Investors are taking stock
of utility exposure to price competition.The utility trade press and even the general financial press have featured the views of regulators, utility executives, legislators, and various consumer advocates on the stranded-cost question. Stranded costs easily represent the most contentious issue facing the electric industry as it moves to an era of competition. The financial analysts have weighed in as well, from the fixed income as well as the equity side of the house.
But rarely does one find evidence of what utility shareholders are saying about stranded costs and competition. That's because they speak with their wallets and not with their mouths. Utility stock performance in 1995 provides evidence that equity investors are taking serious account of the exposure of utilities to stranded costs and competition. Those utilities most exposed saw their stocks trading at lower market-to-book ratios.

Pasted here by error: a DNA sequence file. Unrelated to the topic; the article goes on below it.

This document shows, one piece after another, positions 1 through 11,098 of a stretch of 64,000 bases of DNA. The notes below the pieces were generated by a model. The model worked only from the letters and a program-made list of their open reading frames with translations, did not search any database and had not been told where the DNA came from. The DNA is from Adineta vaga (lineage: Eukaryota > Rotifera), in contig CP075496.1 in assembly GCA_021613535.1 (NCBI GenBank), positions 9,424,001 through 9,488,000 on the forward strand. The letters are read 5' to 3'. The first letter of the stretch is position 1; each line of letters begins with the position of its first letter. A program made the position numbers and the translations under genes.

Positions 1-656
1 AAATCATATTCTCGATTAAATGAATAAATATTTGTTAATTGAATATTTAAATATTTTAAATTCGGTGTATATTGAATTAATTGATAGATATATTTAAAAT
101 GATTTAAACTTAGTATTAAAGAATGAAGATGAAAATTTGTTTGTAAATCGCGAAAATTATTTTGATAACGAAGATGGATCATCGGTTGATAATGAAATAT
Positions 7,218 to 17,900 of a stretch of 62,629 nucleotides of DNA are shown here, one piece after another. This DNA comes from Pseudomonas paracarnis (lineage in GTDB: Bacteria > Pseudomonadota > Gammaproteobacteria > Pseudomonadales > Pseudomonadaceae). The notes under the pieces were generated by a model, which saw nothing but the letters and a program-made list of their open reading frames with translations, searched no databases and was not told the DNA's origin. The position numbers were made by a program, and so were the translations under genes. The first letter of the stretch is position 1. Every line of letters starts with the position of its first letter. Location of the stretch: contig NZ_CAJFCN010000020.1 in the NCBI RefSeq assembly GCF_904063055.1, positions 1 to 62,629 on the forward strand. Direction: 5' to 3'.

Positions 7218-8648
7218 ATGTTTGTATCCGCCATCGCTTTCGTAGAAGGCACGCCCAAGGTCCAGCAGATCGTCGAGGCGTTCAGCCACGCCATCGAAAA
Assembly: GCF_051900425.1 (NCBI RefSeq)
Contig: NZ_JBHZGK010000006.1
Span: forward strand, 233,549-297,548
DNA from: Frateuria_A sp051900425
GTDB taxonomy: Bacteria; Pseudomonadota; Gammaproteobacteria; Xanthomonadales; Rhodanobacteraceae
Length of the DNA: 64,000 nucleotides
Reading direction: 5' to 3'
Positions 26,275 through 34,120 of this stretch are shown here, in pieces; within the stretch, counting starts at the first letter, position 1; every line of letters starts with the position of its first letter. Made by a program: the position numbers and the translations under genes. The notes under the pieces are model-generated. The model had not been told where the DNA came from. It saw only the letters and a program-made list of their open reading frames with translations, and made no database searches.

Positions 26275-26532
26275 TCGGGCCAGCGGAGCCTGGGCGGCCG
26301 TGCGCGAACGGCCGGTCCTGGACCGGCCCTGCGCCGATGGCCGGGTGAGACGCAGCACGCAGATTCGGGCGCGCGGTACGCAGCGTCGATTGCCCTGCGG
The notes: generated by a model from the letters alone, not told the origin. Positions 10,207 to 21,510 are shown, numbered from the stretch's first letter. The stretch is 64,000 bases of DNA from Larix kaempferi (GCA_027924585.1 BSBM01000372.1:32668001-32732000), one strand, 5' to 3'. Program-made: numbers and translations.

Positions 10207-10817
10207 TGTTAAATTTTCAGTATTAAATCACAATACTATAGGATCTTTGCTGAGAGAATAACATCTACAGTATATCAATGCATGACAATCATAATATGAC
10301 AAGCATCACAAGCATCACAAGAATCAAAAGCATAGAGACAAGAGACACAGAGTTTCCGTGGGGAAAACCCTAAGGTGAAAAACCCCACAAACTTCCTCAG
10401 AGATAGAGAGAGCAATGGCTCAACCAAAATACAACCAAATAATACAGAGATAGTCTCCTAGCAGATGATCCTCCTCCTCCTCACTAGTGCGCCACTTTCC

Just as electric producers compete for sales, analysts compete to develop methods to estimate exposure to stranded costs. In this case, we started with data on stranded investment contained in recent reports from Moody's and Standard and Poor's, and used that information to study the 1995 year-end, market-to-book (M/B) ratios of stock prices for some 69 utilities. We found that we could explain approximately 20 percent of the differences among the M/B ratios in terms of estimates of stranded costs. Moreover, when we considered differences across utilities in earned returns on equity, we could then explain fully half the variance among M/B ratios.